Air taxes

Lotta hubub lately about air taxes.

Buy a ticket from a major airline, part of your money goes to fund small airports. Yep, your ticket money is paying to help rich people with corporate jets….well, and hobbyists with $30K Cessnas, but nevermind them.

Presumably this is nothing new. So how come it’s suddenly an issue?

Maybe some airline PR department and/or lobbyist got worried about this.

“could radically change the airline industry by disrupting the hub-and-spoke system we all know and despise”…yep, them small airports gotta go.

They’d better shut em down fast, tho. The reason the small airports need the taxes is that they’re underutilized. Looks like that’s about to change.

NASA has been working on this for years, by the way. They know the hub system is reaching its limits. They’ve been working the air traffic control side…trying to come up with new systems that can handle a lot more planes in the sky. Companies like Eclipse are building the cheap little jets – a million bucks for a jet, way cheaper than the smallest corporate jets a couple years ago. Now Dayjet is getting the on-demand scheduling nailed.

And when they do…well, driving an hour to your nearest big airport, showing up two hours early, sitting around for six hours when your flight gets delayed, layovers, lost bags…all that mess is a lot less appealing than scheduling an air taxi and driving five miles up the road when it’s twenty minutes from flighttime. And once it really catches on, I bet it won’t cost that much more, either.

The little jets won’t take you across the continent. But for a business traveller who’s not going too far, this can’t be beat. On my last flight, a plane that was supposed to leave at 7 pm didn’t take off until 10:15. I was annoyed, but not nearly so much as a fellow passenger, who was only on this flight because his lunchtime flight had been cancelled. He’d missed a meeting because of it. He said it happened in that airport a lot, and sure enough, my return flight was cancelled too. I made out ok, but another guy got put on a 2-hour taxi ride. Last year, an airline cancelled all flights to my destination for the next twenty-four hours…I had to fly to another city and hunt for a rental car and hotel. At midnight.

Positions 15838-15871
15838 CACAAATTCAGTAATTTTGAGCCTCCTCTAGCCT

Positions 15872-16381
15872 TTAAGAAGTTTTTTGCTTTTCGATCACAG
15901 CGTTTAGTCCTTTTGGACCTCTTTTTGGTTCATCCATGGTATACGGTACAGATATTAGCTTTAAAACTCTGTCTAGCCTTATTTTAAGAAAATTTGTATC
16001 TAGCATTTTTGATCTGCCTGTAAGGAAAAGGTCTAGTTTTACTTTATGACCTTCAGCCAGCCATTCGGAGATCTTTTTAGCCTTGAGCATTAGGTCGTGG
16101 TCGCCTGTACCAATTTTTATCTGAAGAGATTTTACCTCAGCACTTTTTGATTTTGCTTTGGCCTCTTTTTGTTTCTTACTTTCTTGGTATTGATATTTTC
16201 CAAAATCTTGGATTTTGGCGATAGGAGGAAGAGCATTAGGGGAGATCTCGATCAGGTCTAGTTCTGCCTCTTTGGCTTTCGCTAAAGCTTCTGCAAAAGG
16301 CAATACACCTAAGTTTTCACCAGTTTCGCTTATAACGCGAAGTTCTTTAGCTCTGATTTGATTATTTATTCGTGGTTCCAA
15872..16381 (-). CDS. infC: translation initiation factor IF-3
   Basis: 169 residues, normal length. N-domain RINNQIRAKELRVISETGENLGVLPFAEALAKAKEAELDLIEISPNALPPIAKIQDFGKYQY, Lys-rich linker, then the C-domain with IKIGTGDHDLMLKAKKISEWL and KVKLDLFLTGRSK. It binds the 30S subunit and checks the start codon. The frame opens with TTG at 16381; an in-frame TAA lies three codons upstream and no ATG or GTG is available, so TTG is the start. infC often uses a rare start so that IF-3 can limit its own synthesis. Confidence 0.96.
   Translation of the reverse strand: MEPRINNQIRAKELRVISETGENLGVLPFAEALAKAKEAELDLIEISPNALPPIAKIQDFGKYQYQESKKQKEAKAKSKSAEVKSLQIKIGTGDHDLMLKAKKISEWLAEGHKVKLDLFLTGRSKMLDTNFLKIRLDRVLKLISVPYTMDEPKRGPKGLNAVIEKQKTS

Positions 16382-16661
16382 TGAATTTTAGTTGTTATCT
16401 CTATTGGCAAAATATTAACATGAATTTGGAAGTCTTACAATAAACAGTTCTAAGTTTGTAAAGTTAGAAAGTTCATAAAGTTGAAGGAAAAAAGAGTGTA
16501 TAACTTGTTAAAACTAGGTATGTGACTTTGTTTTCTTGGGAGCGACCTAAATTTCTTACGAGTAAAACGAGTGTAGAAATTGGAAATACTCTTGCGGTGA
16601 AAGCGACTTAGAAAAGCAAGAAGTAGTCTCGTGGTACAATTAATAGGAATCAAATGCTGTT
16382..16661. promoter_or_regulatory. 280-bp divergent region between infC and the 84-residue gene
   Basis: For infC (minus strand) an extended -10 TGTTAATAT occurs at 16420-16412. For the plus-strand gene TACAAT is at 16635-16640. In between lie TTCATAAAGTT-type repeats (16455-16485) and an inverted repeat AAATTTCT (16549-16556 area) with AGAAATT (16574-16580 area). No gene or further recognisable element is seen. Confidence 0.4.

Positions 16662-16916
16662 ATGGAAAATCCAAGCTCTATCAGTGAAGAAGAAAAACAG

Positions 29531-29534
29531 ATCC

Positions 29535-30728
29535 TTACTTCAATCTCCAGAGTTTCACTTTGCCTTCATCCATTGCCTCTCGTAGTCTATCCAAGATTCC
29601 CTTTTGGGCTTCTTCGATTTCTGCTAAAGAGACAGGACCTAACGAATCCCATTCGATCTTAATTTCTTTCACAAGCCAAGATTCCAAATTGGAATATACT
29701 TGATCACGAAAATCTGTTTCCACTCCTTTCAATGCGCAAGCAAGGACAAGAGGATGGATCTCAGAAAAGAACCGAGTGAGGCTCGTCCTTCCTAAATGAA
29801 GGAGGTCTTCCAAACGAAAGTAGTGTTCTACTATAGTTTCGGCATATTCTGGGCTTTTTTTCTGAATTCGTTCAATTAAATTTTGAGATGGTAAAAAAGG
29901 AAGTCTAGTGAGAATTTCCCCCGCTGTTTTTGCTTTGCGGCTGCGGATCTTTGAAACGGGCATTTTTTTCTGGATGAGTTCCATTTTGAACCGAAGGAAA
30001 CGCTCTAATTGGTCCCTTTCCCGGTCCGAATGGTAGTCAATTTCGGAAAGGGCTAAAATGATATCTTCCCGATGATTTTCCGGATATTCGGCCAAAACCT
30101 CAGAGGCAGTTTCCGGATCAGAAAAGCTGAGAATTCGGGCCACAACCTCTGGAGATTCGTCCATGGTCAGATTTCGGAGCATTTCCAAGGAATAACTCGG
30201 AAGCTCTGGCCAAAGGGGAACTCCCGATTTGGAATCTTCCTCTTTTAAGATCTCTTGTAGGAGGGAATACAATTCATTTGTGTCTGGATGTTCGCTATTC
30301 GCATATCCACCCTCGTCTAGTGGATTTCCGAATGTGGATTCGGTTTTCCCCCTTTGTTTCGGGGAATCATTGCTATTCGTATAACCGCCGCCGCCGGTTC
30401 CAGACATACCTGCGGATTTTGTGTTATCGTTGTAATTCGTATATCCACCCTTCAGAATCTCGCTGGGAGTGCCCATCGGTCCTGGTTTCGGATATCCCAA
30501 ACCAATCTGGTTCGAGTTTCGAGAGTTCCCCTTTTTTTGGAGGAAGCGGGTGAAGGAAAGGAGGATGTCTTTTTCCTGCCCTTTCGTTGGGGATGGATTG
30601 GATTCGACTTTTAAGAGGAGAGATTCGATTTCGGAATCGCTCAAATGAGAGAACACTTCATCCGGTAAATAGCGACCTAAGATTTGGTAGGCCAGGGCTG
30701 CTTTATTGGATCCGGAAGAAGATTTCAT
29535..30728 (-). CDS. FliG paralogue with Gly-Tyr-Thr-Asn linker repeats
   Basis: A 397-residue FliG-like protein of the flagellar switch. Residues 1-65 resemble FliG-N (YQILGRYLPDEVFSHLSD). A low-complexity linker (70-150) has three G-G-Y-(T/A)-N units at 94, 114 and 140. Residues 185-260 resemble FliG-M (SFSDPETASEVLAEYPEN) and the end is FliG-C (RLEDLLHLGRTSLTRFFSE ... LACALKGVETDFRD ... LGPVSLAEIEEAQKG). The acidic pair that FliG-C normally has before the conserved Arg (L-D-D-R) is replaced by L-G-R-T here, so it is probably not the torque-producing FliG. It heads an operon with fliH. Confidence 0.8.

The hub system is obsolete. It’s too inflexible and brittle; poke the schedules and they break. The airlines are dinosaurs, and they know it. If they don’t get congress to take out the mammals, they’re done.


3 Responses to “Air taxes”

  1. Keith Says:

    These little “personal” planes you are promoting, do they have more than one engine? I have been on a plane that has had an engine flame out and I was damn glad that there were three more to keep me in the air. If I was a regular business flyer, I think I would like to place myself in the safer aircraft.

    Also, I know someone who used to like to fly so they could make-out with whoever was sitting next to them. That would be impossible in this “New Travel World” that you are suggesting.

    On the other hand, I guess I would not worry about hijackings in a small plane where I am the only passenger (or with a few friends).

  2. Dennis Peterson Says:

    Eclipse has two engines:

    Don’t know how safety would compare to the big jets, but on the other hand, there was a story in USAToday recently about an increasing number of near-midairs at a lot of the hub airports, and at least you bypass that.

    Your friend is either luckier or less selective than me, but as far as that goes, Dayjet might be better…you’re not necessarily flying alone, you’ll get scheduled to go with someone else who’s heading your way…and you’ll have more privacy too

  3. A Fly on the Wall Says:

    You know, the proposed changes wouldn’t just affect the jet traffic at smaller airports, but also the little single-engine (horrors!!) private planes, owned just for (again, horrors!!) pleasure by everyday people. The restrictions and fees would, for all intents and purposes, wipe out recreational aviation. Not a big loss, disinterested parties may say, yet there are worthy individuals who partake in that hobby who feel otherwise… 😉

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